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The Public and Private Workers of Canada acknowledges National Indigenous Peoples Day on Monday, June 21, 2021. This is the National 25th anniversary of celebrating the heritage, diverse cultures and outstanding achievements of First Nations, Inuit, and Métis peoples in Canada!

This is an important day in our nation’s history and a day to be reminded of the historic achievements of those indigenous peoples who have helped shape Canadian history.  A few important dates on the national Indigenous peoples’ day timeline are:

1876: Indian Act Passed.  This act takes away the rights of the Indigenous people to self-govern, who instead must follow the rules of the federal government.

1960: The Right to Vote: The Indigenous people are finally granted the right to vote.

1982: The National Indian Brotherhood calls for June 21 to be recognized as a National Aboriginal Solidarity Day.

1995: National First Peoples Day Recommended. The Royal Commission on Aboriginal Peoples Recommends that a National First Peoples Day be initiated.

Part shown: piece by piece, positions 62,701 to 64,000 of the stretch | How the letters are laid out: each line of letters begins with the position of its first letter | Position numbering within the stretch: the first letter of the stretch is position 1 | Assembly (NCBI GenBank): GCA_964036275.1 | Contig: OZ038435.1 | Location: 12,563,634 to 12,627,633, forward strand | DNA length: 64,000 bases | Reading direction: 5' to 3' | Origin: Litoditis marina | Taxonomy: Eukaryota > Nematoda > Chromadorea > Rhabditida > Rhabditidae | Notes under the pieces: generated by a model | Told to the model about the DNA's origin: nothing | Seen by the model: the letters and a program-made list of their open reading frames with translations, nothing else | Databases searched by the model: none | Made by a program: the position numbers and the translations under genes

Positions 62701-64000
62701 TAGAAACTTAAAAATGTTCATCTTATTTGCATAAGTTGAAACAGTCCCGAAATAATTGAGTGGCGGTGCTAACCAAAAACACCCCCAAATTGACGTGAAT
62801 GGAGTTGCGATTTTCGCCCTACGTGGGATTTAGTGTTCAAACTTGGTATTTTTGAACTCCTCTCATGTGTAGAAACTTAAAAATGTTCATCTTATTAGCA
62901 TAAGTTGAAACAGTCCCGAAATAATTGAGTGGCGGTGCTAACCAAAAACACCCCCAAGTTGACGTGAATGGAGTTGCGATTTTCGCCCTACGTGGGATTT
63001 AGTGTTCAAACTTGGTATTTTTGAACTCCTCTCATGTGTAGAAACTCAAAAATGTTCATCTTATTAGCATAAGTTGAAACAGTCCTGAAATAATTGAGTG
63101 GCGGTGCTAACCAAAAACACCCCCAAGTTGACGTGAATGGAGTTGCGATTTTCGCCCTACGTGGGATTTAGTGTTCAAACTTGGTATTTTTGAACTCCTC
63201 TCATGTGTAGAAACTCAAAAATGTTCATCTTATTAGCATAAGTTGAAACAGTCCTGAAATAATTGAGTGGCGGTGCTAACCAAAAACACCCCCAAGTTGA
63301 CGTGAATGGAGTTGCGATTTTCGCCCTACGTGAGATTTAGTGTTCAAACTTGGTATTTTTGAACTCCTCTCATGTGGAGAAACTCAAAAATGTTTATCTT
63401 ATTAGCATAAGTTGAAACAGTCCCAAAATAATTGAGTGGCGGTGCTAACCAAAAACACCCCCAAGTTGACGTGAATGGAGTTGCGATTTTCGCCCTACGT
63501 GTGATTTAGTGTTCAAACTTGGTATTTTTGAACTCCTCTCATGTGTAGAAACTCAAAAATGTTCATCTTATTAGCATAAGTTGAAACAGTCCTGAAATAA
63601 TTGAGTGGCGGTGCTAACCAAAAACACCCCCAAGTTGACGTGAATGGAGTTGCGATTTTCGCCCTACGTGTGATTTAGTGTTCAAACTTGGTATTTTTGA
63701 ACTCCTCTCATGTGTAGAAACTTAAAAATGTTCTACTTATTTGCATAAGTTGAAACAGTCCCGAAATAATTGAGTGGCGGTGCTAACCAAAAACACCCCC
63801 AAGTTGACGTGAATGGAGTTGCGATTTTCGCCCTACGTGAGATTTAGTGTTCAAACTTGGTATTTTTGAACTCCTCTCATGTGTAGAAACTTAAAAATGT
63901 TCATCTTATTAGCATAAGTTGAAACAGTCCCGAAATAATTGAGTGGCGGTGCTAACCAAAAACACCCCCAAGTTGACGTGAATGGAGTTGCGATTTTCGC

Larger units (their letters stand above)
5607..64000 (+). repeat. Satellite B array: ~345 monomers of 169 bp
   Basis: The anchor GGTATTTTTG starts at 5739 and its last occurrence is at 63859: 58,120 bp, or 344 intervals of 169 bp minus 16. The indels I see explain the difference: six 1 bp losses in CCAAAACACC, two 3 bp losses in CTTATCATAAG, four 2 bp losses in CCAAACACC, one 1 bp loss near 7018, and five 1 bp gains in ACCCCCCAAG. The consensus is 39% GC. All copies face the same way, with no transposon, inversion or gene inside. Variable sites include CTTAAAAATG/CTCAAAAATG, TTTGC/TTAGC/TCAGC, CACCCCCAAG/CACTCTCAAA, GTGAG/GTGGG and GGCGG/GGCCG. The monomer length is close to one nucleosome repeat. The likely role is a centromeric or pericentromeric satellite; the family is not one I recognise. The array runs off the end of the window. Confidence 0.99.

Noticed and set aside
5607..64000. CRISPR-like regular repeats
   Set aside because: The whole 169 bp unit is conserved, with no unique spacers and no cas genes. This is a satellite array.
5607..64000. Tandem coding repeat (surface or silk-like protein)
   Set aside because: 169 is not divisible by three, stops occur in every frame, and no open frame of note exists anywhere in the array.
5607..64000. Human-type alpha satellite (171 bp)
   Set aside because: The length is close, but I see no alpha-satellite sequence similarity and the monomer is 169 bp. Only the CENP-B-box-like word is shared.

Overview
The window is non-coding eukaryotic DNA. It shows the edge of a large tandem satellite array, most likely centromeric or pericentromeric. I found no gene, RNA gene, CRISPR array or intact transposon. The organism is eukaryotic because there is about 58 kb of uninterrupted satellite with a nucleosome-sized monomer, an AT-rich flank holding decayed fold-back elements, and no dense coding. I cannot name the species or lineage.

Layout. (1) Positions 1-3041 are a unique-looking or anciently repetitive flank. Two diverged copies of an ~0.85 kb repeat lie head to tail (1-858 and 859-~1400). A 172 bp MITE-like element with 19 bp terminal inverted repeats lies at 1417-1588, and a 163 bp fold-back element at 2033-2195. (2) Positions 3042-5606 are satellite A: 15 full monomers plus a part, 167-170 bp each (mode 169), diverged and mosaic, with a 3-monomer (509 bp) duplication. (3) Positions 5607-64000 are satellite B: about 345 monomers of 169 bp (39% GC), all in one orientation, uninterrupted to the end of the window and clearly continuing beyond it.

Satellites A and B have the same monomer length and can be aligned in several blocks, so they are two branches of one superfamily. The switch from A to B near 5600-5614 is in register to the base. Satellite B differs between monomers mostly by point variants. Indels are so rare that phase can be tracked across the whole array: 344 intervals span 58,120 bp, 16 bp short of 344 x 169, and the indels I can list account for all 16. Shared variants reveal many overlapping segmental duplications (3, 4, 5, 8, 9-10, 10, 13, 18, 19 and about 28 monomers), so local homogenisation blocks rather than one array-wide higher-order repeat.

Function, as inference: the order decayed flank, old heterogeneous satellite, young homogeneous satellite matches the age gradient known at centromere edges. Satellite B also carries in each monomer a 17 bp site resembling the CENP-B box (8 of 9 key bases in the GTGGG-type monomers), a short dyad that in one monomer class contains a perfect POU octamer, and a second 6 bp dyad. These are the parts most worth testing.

1996: National Indigenous Peoples Day Begins. Formally recognized and paving the way for outsiders to explore the land and culture more fully.


To learn more about Indigenous people and their contributions to our nation, there are a host of virtual resources available on the Government of Canada website; National Indigenous Peoples Day. Here’s a few to get you started.


Truth and Reconciliation – Indigenous Peoples of Canada Atlas of Canada

The Canadian Encyclopedia – Indigenous Peoples Collection


Haida – The Creation of Haida Gwaii

Pieces – CBC Listens podcast series on Indigenous Identity, Part 1: Who am I?



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